MARTEN v NURSING & MIDWIFERY COUNCIL (2016)

A conduct and competence committee of the Nursing and Midwifery Council had been entitled to make a finding of dishonesty against a nurse who had inaccurately recorded a patient’s heart rate knowing that it was wrong.
The appellant nurse appealed against a finding of dishonesty made by a committee of the respondent Nursing and Midwifery Council.

The nurse had worked in a paediatric intensive care unit. A colleague relieving her from the day shift checked the charts and noted that the nurse had recorded a patient’s heart as having a range of 65-85 beats per minute. She later took that patient’s heart rate while he was sleeping and found it to be 105 beats per minute. After raising concern about the previous reading’s accuracy, an investigation occurred. Two charges were brought against the nurse, namely making inaccurate records and doing so dishonestly. At a hearing conducted by a panel of the conduct and competence committee, the nurse asserted that the heart rate she had recorded was based on a measurement. The NMC’s case was that the nurse had made inaccurate records at the end of her shift and that bogus records were made as she had not examined the patient throughout the day as she should have. The panel setting out the test for dishonesty and referencing Ghosh, concluded that both charges were proved as the nurse had made inaccurate records and that she had been dishonest because she knew that they were wrong. It considered the circumstances in which the records were made and found that they were not based on actual measurements but on a visual assessment of the patient.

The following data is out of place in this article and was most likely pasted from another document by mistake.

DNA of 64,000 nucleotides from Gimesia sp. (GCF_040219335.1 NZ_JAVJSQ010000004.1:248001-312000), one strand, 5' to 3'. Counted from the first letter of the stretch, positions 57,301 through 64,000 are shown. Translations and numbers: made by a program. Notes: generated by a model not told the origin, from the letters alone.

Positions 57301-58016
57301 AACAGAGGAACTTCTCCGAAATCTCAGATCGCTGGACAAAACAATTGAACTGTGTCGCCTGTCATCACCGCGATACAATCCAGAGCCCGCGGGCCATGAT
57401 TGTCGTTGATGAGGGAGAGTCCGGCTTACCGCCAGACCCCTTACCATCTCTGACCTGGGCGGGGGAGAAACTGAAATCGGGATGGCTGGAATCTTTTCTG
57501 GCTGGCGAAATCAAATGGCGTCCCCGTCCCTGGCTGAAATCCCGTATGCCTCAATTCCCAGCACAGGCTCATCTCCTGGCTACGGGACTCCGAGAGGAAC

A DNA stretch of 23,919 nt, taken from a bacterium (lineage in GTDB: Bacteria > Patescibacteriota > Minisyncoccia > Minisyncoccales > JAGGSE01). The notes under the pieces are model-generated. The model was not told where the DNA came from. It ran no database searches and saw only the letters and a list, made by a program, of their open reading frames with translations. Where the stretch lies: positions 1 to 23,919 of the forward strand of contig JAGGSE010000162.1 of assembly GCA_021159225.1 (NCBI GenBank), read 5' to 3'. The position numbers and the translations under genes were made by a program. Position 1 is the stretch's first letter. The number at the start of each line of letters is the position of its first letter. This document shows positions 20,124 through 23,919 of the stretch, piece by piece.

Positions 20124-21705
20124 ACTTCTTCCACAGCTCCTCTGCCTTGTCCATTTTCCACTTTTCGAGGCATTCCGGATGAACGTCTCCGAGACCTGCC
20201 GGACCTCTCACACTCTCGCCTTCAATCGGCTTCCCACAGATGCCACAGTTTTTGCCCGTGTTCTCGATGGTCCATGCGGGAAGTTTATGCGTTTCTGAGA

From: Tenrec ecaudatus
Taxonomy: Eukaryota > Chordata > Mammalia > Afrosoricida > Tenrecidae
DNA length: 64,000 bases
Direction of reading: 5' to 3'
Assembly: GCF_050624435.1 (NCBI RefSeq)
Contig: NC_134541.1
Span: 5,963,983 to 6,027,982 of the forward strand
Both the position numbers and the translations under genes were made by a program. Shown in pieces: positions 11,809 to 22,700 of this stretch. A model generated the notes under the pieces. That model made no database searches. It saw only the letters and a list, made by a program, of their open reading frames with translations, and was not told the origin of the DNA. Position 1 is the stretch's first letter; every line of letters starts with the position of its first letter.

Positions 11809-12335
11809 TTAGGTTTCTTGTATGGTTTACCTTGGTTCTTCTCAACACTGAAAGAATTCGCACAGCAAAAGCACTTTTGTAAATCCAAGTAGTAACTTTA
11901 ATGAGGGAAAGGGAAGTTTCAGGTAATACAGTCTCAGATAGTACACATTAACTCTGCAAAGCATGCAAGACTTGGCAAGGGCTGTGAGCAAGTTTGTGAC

HELD: (1) The circumstances in which the nurse had made the recordings were not at the heart of the allegations made against her. The crucial question was whether she knew that the observations recorded were not accurate. Whether the allegations had been made all at once or from time to time was of little importance. There was nothing wrong with the panel concluding the likely circumstance in which the entries were made without first giving the nurse an opportunity to comment. (2) The court had to consider whether it was satisfied that the panel had been wrong to conclude that the nurse had acted dishonestly. The question for the panel was two-fold in light of Ghosh, namely (1) whether the nurse’s actions would be regarded as dishonest by the standards of reasonable and ordinary people; (2) was the panel wrong to conclude that the nurse realised that her actions would be regarded as dishonest by the standards of reasonable and ordinary people. In relation to the first question, the panel had had regard to the fact that it was clear from the evidence that the nurse’s colleagues would rely on the records as being an accurate recording of heart rate; no one would think it was a best estimate. Given the importance of accurate recording, it was obvious that a reasonable and objective person would consider the nurse’s actions dishonest. In relation to the second question, given the nurse’s acknowledgement of the accuracy attached to the records, the panel had been entitled to conclude that the nurse had to have known that her actions were dishonest. (3) The panel did not address whether the nurse had not been dishonest and had ill-advisably relied on her own judgment, but that was irrelevant. The allegations had been based on the nurse making records that she knew to be incorrect, and the panel found that she had done so. A reasonable person would have regarded the nurse’s conduct as dishonest.

Appeal dismissed
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